Accommodating Age

As today's workforce gets progressively older, employers are recognizing the business benefits of enhancing the health and safety of aging employees.

Thursday, September 1, 2005
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The folks at Greenville (S.C.) Hospital System didn't start out looking for reasons why a surprising number of their employees, primarily nurses and other caregivers, voiced a desire to retire early.

When a chronic health-care worker shortage reared its head in 2003, the center undertook an extensive workforce-planning study, mainly by analyzing employee age by profession. Among the results, it found the average GHS nurse was 37 years old (compared to 41 nationally), but it was the story behind the seemingly youthful average that proved most intriguing, according to Doug Dorman, GHS' vice president of HR.

Most tellingly, the GHS study reported that despite that relatively young average age, GHS had a surprisingly disproportionate number of employees on the extremes, so the workforce was mostly very young employees or employees in their 50s, 60s and even 70s.

In short, the average didn't reflect the true age scenario. Also, through exit interviews done both via mail and face-to-face, a clear majority of GHS employees choosing early retirement cited the "physical toll of their jobs" as the No. 1 reason to leave early.

The second largest employer in Greenville County, with more than 7,600 employees and 1,000 physicians, GHS knew it had to do something to keep those valuable caregiver employees from leaving early -- especially with its high number of caregivers in the 50-, 60- and 70-year-old age range and a health-care worker shortage gaining speed.

It attacked the problem head-on with a complete structural overhaul, including renovation and new construction as part of a larger capital project.

Currently, GHS is in the process of reconstructing four new-patient wings across five floors on its main campus. Construction spans 20 nursing units and approximately 250,000 square feet. A strategic component of this renovation -- as well as past construction projects -- involves incorporating innovative design to ease physical stress on caregivers.

Included in the redesign:

* Care stations situated between every two patient rooms to reduce travel distances for nursing staff. These "mini-nursing stations" allow staff to stay close to assigned patients, with less walking to the conventional nurses' station.

* Patient rooms with windows facing the care station. Automated window blinds allow nurses to remotely observe the patient, reducing unnecessary trips to the bedside.

* Decentralized storage rooms adjacent to care stations to house linens and supplies, eliminating long walks.

* Marmoleum, a linoleum product, to replace carpet in clinical and public areas. This flooring offers increased resiliency, as well as significant hygienic and maintenance advantages. The floor's "give" takes pressure off joints and reduces strain for those constantly on their feet. And, because the smooth Marmoleum replaces carpet, the new flooring facilitates pushing beds and carts, further reducing physical stress.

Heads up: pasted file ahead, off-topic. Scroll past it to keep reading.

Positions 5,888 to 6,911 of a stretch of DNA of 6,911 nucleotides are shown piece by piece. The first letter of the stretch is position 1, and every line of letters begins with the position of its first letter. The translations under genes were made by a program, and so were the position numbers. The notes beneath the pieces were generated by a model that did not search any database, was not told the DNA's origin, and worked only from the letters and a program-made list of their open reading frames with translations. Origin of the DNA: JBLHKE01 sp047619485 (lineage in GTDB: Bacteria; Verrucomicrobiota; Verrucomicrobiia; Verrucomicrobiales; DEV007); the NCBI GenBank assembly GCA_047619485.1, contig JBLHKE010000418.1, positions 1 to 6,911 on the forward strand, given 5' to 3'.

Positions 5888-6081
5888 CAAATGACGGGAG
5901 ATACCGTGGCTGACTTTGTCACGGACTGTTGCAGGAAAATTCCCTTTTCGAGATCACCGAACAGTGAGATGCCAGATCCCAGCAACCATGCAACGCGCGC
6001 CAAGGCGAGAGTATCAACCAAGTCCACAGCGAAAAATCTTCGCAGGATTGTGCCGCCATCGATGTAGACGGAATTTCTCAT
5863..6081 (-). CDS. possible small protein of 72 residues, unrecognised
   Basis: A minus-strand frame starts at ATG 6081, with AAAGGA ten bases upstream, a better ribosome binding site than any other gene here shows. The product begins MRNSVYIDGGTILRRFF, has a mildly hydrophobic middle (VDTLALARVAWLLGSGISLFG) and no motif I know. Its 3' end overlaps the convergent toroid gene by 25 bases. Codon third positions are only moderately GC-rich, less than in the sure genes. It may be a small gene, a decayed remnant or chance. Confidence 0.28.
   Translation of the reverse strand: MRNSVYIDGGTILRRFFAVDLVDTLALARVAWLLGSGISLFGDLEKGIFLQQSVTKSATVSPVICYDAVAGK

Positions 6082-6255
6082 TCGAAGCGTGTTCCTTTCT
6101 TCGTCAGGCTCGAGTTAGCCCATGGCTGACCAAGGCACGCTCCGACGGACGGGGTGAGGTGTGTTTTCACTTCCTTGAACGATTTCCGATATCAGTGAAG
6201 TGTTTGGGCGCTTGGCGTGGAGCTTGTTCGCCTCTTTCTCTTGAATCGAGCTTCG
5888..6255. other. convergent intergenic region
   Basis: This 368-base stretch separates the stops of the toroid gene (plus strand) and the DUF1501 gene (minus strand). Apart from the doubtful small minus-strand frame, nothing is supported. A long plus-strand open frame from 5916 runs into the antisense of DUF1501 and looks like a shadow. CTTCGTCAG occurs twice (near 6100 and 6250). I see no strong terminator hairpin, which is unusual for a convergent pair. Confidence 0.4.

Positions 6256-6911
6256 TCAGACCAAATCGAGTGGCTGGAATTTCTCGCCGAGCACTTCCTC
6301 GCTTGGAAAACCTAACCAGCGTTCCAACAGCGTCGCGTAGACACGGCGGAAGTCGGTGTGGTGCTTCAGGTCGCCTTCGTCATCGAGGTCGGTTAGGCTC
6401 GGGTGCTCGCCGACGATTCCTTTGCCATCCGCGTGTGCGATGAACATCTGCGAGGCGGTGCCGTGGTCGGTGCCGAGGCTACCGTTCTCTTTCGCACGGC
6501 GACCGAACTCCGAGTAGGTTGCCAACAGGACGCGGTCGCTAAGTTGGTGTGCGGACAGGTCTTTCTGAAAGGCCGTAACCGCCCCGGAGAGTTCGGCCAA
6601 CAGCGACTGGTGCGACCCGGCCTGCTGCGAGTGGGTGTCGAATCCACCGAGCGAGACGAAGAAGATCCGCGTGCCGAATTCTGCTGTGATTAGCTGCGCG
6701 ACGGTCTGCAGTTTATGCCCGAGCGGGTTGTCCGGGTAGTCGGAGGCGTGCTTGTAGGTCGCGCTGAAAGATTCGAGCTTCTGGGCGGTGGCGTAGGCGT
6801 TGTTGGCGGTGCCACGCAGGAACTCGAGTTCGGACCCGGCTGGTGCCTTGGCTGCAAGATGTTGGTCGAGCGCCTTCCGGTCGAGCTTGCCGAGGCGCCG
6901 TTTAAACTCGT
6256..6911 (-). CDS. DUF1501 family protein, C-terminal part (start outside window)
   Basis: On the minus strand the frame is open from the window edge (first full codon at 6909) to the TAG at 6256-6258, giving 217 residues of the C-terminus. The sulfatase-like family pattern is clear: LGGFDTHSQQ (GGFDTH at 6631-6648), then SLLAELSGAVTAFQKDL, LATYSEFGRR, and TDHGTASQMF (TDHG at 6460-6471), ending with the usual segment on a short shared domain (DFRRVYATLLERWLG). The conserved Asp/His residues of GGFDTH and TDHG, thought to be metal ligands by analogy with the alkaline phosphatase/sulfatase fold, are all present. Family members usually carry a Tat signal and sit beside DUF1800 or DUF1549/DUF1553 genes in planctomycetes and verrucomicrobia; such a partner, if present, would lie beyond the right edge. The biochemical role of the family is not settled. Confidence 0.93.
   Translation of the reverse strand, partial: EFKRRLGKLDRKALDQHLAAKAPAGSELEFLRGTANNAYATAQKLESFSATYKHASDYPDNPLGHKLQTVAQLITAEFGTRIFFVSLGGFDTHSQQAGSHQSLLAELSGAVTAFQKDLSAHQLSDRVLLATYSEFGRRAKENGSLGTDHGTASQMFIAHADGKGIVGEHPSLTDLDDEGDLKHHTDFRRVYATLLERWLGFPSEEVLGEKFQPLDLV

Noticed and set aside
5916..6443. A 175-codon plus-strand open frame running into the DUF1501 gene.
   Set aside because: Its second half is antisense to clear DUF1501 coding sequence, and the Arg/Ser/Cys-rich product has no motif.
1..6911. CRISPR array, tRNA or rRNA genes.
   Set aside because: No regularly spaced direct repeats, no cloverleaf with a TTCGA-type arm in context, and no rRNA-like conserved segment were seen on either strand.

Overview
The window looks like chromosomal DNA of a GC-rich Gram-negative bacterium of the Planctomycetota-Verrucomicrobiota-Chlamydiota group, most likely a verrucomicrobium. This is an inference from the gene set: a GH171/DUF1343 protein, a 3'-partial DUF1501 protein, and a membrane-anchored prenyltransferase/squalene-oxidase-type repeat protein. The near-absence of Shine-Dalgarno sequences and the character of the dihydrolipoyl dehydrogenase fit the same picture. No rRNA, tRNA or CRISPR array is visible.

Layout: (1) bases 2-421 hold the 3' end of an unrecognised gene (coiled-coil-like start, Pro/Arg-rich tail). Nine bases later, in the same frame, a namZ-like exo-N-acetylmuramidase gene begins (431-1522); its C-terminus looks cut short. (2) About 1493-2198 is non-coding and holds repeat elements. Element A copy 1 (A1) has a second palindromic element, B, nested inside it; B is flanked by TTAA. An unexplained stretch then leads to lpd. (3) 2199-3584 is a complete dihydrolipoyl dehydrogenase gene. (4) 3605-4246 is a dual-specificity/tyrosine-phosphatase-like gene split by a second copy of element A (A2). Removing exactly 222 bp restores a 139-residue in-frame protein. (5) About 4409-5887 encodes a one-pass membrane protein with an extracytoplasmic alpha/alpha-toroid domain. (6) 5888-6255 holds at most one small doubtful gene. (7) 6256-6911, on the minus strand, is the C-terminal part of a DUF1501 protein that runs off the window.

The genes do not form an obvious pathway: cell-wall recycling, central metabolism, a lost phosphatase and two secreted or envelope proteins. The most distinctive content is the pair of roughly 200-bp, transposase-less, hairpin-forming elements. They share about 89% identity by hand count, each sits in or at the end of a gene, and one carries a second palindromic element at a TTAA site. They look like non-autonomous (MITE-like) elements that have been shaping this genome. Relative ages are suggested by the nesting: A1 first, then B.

The modifications go beyond physical renovation, however. For example, when it comes to lifting, GHS is partnering with Diligent, a company that specializes in clinically supported injury-prevention programs.

"We're reducing manual transfer and repositioning tasks by training employees to use new lifting equipment," Dorman says. The changes, he adds, are causing a ripple effect felt throughout the organization, as all employees come to understand and support them.

"We're not separating anyone out, and we're making progress as rapidly as we can," he says.

Based on national statistics and a recent workers' compensation study in Ohio, the GHS strategy may do more than boost the hoped-for employee retention. It should also result in lowering workers' compensation and disability coverage costs among a slice of the population that has a disproportionately higher recovery rate from injuries than the rest of the American workforce.

For example, the Work Loss Data Institute, in its Official Disability Guidelines 2004, mined several national databases to demonstrate that older workers have longer periods of disability than their younger counterparts.

In its 2004 study, the Ohio Bureau of Workers Compensation compared its data to results described in general medical literature and found the recovery rates of workers by type and injury is slower for older workers.

As the U.S. population grows older due to longer life expectancies, decades of lower birth rates and the bulk of baby boomers (75 million Americans whose ages are between 40 and 60) entering their senior years, it's only natural that the American workforce will grow older accordingly. Employers will need to adjust not only to retain those workers, but also to keep them healthy on the job.

"Age is not a disability. Aging is not a disease," says Ken Mitchell, vice president of Corporate Return to Work Development at UnumProvident Corp., the Chattanooga, Tenn., insurer.

"The worker over the age of 40 will become the single largest worker group in the U.S. workforce within the next five years. Employers need to understand the realities and opportunities of this group. Protecting their health and productivity will be a critical corporate investment."

Mitchell's words go directly to the point that HR executives, and senior management in general, should pay very close attention to how their work environments (from a health and safety standpoint) match up with their demographics. With the baby boomers getting older, how the work environment affects employees who have crossed the 50-year age milestone is especially important -- and can significantly affect the bottom line.

Aging Problems

In fact, new research conducted by UnumProvident focuses on the aging American workforce, and particularly on the potential health and productivity predicaments that demand a response from employers, medical providers and the workers themselves. Its study, Health & Productivity in the Aging American Work Force: Realities and Opportunities, reveals:

* Although workers age 40 and older experience a lower incidence of work injuries, short-term disability and unscheduled absences than younger workers, the average amount of time they will miss due to an injury or illness is greater by nearly a third.

* Workers older than age 40 account for 50 percent of all short-term disability claims and up to 75 percent of long-term disability claims.